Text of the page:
Building a console-based user interface can be fun and powerful, with a good set of building blocks. This talk explores Terminal::UI -- a new module for writing terminal interfaces in Raku. We will walk through a number of examples, showing how to set up scrolling text boxes, popup alerts and keyboard-based events. We also look at the implementation, including concurrency, introspection, error handling and testing.
Jim will give us an opinionated introduction to Perl 7.
Console interactions such as the ruby on rails console, the python debugger, remote ssh sessions, and docker container shells often involve diverse environments and short lived sessions. Automation is often difficult because the console will sometimes require a tty. Historically, tools like `expect` and `script` were designed to facilitate automation in these environments. Tools like `screen` and `tmux` also provide wrappers to allow for multiplexing and better interactivity. Tmeta combines features from both -- providing interactivity and scripting capabilities. In this talk we describe some of the features of tmeta and its implementation in the Raku programming language.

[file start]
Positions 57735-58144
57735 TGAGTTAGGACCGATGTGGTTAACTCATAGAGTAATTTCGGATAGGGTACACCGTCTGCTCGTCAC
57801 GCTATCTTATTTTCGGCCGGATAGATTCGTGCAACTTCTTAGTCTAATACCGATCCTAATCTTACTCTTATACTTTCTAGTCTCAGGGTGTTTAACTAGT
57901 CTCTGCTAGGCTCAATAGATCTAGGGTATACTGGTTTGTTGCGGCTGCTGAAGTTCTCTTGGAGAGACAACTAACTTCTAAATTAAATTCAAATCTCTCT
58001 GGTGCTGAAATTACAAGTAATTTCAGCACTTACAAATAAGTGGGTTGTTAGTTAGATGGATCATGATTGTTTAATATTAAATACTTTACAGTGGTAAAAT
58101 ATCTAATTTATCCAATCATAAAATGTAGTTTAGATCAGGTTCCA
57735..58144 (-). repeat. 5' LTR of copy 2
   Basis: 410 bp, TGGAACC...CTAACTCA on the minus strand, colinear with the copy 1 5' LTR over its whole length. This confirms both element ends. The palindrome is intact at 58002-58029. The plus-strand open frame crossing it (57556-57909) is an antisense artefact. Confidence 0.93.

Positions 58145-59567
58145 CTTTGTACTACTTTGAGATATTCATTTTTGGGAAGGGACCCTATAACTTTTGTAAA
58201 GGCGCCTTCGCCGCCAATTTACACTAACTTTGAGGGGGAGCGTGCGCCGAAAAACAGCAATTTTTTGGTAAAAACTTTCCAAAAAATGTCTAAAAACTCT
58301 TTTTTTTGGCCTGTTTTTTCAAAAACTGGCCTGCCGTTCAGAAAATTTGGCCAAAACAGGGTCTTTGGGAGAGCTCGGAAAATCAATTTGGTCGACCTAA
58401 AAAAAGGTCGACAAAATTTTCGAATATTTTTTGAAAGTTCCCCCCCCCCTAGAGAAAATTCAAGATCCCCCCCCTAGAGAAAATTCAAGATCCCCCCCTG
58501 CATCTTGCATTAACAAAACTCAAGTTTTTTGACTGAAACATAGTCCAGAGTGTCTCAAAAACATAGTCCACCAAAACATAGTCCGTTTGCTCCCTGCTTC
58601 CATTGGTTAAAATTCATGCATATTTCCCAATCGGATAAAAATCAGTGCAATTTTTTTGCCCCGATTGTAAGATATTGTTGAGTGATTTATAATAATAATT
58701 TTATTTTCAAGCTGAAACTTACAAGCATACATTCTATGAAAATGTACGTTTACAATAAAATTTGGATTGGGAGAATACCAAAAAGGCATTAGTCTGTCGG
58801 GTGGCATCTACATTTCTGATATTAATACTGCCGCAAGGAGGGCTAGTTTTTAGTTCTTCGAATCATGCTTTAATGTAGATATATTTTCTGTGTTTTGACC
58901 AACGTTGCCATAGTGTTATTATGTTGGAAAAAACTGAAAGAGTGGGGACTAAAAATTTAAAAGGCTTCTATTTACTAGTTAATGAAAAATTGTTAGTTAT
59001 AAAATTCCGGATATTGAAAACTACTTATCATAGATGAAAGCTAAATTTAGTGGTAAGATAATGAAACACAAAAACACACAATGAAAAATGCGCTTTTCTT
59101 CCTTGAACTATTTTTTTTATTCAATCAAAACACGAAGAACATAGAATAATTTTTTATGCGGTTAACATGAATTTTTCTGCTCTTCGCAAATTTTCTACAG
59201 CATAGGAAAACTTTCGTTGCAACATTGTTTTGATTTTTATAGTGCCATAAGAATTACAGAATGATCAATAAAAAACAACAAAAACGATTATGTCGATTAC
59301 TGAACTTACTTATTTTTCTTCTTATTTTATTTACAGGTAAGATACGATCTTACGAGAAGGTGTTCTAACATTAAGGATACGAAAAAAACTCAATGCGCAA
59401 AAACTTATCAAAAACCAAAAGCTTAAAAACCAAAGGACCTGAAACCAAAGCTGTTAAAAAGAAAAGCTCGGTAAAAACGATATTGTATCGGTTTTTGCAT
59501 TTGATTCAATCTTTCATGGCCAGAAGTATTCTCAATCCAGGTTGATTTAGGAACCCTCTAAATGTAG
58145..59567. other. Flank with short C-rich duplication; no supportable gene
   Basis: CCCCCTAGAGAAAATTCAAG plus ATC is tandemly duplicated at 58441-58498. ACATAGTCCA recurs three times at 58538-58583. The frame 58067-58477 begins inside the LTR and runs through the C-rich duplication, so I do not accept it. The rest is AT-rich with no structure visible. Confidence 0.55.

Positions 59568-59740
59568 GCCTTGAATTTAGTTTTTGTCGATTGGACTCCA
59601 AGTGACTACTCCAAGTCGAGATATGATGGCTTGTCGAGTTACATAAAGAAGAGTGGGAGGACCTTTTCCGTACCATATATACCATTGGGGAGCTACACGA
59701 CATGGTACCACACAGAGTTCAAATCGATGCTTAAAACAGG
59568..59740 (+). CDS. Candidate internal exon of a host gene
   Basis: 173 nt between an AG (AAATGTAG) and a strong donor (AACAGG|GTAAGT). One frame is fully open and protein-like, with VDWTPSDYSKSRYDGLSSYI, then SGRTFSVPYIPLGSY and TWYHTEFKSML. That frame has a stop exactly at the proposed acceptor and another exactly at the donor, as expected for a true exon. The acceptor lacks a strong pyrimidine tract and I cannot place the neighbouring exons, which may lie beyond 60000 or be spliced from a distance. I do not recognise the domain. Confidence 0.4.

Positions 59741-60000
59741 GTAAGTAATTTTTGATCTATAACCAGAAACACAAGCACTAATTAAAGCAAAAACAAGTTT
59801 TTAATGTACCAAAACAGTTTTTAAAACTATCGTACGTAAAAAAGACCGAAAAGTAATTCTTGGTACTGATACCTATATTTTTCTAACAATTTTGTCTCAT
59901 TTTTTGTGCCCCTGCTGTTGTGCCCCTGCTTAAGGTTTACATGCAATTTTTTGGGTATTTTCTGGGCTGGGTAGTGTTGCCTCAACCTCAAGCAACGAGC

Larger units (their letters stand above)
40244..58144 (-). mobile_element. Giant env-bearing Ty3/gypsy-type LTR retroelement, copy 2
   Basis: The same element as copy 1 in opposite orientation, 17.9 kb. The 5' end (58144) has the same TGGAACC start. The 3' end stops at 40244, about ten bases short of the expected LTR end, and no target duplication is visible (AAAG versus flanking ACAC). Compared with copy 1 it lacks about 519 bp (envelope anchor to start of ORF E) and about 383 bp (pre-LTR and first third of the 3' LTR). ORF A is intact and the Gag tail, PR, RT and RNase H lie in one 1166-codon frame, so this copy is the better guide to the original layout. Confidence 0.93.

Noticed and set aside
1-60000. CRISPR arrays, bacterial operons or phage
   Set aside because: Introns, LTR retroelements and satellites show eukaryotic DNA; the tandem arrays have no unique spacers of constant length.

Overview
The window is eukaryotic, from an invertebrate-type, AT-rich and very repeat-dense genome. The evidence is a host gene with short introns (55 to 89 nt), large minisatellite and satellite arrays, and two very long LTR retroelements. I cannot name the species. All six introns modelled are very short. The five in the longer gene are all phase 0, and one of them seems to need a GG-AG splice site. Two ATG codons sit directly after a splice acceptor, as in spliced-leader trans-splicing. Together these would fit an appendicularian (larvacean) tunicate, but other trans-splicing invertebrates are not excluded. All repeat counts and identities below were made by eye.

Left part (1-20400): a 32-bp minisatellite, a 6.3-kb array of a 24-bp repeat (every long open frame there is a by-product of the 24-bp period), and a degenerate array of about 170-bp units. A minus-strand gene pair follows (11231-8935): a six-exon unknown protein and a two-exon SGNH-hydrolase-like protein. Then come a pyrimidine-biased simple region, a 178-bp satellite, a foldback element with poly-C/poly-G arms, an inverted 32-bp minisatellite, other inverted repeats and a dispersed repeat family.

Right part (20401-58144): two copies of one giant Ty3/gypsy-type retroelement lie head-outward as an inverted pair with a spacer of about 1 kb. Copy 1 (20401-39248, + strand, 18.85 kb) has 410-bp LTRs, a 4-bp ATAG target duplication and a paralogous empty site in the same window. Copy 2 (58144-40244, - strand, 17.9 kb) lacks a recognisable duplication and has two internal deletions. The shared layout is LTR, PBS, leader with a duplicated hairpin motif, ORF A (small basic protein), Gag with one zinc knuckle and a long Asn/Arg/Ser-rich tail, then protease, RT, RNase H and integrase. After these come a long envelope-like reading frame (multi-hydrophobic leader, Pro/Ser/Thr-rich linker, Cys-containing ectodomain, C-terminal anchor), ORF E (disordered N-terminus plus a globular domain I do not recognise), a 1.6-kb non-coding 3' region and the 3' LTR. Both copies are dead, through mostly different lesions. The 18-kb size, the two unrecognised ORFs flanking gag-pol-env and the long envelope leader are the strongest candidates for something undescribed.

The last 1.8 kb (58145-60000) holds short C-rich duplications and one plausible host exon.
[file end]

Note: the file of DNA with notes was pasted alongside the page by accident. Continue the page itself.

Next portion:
Counting Better Voting Methods. The Ancient Greeks used Pebbles to count Ballots, today we use computers to count ballots, but the method of counting them is the same, and throwing Pebbles into Urns is more secure than many of our voting machines. Vote For One, Most Votes Wins only works well when there are only two choices. With Ranked Ballots Voters can express a list of preferences. Vote::Count is a Perl library for tabulating Election Results with Ranked and Range Ballots.